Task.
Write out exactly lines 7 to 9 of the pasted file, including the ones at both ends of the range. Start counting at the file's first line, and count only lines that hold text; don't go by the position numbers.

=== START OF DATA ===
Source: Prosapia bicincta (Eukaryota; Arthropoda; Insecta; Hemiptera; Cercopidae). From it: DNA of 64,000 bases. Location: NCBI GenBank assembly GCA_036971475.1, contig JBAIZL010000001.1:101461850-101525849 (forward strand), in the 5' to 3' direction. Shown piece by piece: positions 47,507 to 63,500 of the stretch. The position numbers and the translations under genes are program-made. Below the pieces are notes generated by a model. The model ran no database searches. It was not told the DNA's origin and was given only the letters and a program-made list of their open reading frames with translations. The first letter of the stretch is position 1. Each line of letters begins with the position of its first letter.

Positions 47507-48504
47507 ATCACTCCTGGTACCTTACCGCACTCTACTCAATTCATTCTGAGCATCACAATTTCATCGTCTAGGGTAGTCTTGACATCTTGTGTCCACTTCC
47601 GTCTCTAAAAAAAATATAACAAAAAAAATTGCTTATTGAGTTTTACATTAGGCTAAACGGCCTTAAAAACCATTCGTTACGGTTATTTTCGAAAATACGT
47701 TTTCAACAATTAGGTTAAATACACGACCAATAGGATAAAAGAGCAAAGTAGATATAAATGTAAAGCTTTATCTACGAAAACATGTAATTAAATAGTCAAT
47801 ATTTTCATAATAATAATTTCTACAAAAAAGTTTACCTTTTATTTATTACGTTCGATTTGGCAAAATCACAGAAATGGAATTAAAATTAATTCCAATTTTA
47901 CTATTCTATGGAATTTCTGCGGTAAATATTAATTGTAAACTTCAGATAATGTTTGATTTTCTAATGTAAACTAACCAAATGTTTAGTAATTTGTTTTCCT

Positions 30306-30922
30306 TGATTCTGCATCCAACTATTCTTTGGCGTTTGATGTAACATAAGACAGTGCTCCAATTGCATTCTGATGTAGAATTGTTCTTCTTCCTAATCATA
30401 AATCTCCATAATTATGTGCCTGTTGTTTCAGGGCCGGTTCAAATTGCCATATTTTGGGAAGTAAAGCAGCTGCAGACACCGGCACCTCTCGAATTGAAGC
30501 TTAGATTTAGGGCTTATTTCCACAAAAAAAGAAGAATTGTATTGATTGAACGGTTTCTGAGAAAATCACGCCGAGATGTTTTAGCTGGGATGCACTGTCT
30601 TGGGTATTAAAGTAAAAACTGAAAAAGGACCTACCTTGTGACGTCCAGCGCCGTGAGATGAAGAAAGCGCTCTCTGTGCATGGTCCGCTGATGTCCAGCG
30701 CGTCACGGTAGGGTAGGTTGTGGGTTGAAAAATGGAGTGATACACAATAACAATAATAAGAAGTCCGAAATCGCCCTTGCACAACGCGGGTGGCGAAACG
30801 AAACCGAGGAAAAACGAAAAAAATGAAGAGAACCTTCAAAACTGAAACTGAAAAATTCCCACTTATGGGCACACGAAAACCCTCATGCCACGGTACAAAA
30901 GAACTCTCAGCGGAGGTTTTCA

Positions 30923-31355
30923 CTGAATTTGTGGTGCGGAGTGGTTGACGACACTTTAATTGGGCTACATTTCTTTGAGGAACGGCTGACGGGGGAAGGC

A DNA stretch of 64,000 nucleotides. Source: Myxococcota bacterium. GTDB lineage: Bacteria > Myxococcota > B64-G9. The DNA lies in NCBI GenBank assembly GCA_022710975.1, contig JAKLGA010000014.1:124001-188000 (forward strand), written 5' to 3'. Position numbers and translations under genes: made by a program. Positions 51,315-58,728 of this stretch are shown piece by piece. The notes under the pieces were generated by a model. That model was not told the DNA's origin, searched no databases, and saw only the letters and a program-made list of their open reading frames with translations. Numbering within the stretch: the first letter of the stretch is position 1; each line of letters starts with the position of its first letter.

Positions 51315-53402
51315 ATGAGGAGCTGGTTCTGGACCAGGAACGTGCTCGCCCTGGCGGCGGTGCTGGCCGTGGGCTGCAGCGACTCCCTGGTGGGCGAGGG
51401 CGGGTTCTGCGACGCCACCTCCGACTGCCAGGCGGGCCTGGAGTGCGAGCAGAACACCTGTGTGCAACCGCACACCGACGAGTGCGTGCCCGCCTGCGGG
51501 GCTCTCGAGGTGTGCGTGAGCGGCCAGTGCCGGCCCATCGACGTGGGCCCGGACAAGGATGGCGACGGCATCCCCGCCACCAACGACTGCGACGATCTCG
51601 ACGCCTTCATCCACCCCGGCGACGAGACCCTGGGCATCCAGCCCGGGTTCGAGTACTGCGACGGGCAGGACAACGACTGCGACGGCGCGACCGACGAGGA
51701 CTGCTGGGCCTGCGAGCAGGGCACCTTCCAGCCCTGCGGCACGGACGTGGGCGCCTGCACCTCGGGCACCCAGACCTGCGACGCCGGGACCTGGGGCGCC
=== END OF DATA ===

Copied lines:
47901 CTATTCTATGGAATTTCTGCGGTAAATATTAATTGTAAACTTCAGATAATGTTTGATTTTCTAATGTAAACTAACCAAATGTTTAGTAATTTGTTTTCCT

Positions 30306-30922
30306 TGATTCTGCATCCAACTATTCTTTGGCGTTTGATGTAACATAAGACAGTGCTCCAATTGCATTCTGATGTAGAATTGTTCTTCTTCCTAATCATA